Wheat-free lunches

Costs, di­ets elim­i­nate wheat from meals

The Covington News - - Health & Wellness - By J.M. Hirsch

Maybe the low-carb folks had the right idea af­ter all.

With in­creas­ing wheat and grain prices threat­en­ing to turn our daily bread into some­thing like a lux­ury item, it might be time to re­visit some of those flour-free lunch ideas we wa­gered our waist­lines on a few years ago.

The trick to keep­ing a bread­free lunch sat­is­fy­ing is to make sure your menu still packs some heft. Here are some sim­ple ideas for brown bag­ging it with­out hit­ting up the bread­box.

LET­TUCE WRAPS — A gi­ant leaf of let­tuce will never be as sat­is­fy­ing as a crusty baguette or a soft flat­bread, but it is a healthy and in­ex­pen­sive way to elim­i­nate the bread from you lunch.

Use any large-leaf let­tuce, such as Bos­ton or ro­maine, as you would flat­bread to wrap around sand­wich fill­ings, such as deli meat and cheese, chicken or tuna salad, or thinly sliced leftover steak or other meat.

The bonus here is that you can eat more fill­ings (even two wraps) be­cause of the calo­rie sav­ings from bread.

RICE SAL­ADS — Though a grain, brown rice re­mains a rel­a­tive bar­gain. Make it at night, then re­frig­er­ate. In the morn­ing, toss it with chopped veg­eta­bles, cheese, canned beans and vi­nai­grette dress­ing for a sub­stan­tive salad sans crou­tons.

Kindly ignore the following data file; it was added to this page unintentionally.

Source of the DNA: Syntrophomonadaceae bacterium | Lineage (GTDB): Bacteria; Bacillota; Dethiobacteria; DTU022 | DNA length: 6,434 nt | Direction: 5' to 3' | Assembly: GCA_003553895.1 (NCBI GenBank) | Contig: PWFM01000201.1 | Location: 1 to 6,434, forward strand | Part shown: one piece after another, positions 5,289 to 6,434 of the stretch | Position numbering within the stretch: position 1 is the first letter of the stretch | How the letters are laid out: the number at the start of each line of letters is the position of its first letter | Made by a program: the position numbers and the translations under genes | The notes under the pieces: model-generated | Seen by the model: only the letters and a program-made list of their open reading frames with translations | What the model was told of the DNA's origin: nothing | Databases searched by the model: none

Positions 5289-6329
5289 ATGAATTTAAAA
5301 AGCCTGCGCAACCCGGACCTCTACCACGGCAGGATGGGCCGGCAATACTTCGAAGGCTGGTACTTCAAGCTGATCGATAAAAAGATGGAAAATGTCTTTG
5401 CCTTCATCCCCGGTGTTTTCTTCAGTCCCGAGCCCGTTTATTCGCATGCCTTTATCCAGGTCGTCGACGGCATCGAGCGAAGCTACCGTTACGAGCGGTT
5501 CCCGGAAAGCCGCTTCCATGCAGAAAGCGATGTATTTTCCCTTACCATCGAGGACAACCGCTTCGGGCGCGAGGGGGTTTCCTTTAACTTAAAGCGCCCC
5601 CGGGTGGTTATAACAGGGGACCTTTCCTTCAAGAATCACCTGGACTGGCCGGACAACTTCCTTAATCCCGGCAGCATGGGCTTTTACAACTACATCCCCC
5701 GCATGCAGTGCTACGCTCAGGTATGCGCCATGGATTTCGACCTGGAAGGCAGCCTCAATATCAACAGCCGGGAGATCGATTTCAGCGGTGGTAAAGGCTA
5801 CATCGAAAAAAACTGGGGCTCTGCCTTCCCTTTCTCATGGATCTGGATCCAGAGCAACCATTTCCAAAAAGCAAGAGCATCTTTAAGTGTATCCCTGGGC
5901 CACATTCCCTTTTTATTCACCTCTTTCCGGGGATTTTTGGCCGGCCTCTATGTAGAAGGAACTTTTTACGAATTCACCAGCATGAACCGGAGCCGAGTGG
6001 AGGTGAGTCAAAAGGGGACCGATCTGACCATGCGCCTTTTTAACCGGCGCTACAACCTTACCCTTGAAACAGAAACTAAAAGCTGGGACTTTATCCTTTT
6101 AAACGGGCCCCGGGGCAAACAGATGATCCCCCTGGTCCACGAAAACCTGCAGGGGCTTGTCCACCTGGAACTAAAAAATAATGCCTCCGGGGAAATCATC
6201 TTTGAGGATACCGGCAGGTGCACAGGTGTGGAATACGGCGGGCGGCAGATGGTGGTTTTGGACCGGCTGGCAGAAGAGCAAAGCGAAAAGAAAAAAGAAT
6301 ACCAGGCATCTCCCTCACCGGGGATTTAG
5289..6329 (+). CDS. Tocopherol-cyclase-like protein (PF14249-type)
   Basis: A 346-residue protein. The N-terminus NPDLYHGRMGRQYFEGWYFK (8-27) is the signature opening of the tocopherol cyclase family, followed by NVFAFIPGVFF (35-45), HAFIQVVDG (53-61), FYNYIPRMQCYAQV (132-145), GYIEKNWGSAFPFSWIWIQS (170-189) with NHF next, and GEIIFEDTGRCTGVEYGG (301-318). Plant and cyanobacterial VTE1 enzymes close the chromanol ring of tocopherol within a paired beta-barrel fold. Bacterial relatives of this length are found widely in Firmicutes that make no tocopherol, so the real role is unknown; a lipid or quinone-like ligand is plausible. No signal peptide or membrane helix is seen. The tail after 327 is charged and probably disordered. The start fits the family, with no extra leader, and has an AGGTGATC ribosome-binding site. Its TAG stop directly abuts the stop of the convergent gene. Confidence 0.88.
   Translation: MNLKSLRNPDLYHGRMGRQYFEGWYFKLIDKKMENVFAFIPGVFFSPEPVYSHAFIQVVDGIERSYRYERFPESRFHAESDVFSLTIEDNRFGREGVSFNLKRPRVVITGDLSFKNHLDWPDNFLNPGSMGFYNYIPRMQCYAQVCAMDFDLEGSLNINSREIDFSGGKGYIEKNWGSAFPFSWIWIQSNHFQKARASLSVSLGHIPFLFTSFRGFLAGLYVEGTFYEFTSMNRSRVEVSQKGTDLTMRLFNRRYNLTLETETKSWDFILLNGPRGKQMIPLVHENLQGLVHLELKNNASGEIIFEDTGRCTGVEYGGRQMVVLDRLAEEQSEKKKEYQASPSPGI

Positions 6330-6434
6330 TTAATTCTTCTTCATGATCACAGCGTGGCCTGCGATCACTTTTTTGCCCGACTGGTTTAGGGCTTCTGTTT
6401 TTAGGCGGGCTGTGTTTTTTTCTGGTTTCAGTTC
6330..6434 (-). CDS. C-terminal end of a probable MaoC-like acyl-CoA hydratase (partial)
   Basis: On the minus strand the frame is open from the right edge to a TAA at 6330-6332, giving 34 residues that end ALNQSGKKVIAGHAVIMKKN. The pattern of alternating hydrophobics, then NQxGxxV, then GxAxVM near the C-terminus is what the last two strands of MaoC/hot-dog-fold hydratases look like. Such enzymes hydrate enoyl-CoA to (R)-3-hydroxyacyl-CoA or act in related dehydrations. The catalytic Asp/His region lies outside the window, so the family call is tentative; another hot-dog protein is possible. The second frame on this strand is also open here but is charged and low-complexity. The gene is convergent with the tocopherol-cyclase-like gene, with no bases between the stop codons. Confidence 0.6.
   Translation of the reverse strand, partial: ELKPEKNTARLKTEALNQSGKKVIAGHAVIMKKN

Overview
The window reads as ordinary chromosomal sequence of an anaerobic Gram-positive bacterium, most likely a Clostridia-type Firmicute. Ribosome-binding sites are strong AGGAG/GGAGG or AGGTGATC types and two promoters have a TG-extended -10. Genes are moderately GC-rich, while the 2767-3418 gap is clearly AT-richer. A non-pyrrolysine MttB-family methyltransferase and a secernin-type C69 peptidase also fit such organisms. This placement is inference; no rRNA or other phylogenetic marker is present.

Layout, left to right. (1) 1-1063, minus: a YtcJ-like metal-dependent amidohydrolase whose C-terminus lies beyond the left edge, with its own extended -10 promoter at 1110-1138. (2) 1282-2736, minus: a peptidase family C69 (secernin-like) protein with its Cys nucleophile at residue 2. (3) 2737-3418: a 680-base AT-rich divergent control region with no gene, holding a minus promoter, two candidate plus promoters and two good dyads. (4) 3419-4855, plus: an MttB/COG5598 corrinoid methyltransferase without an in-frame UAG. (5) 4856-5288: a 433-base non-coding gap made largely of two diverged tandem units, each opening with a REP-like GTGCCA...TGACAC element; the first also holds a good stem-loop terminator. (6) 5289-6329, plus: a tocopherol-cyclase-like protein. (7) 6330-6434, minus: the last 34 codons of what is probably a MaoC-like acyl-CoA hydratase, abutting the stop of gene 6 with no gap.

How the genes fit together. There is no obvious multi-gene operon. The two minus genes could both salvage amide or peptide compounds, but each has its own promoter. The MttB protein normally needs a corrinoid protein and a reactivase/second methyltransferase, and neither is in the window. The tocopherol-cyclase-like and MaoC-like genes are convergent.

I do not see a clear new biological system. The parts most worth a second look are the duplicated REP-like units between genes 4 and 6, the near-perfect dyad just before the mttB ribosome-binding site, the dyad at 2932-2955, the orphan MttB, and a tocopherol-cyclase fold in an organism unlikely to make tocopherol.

For a sweet touch, mix in some diced ap­ples (toss them with lemon juice to pre­vent brown­ing) or pears, orange seg­ments or dried fruit, such as cran­ber­ries, golden raisins or chopped apri­cots.

BAKED POTA­TOES — If your of­fice has a mi­crowave, sweet or white pota­toes are a no-brainer.

Mi­crowave “baked” pota­toes can be topped with cheese, chopped steamed veg­eta­bles (din­ner left­overs are par­tic­u­larly good for this), canned beans, chopped chicken, chili or even canned veg­etable soup.

EGGS — Make a veg­etablepacked fri­tatta the night be­fore and cut it into slices. Th­ese travel and re­heat eas­ily, and can be fill­ing (es­pe­cially when bulked with veg­eta­bles and topped with a bit of cheese).

Hard-boiled eggs also travel well and are fill­ing. Eat them with a side of chopped veg­eta­bles and a bit of hum­mus or other spread for dip­ping.

SOUPS — A soup or stew jammed with veg­eta­bles, beans and meat will leave you plenty sat­is­fied, and you’ll never miss the noo­dles you oth­er­wise might have added.

This is an­other good chance to use left­overs. A quart of veg­etable or chicken broth and a pile of left­overs (ev­ery­thing from meat scraps to mashed pota­toes) mag­i­cally be­come a money-sav­ing lunch with a bit of sim­mer­ing.


Hot potato: Mi­crowave “baked” pota­toes can be topped with cheese, chopped steamed veg­eta­bles, canned beans, chopped chicken, chili or even canned veg­etable soup for a no-flour meal.

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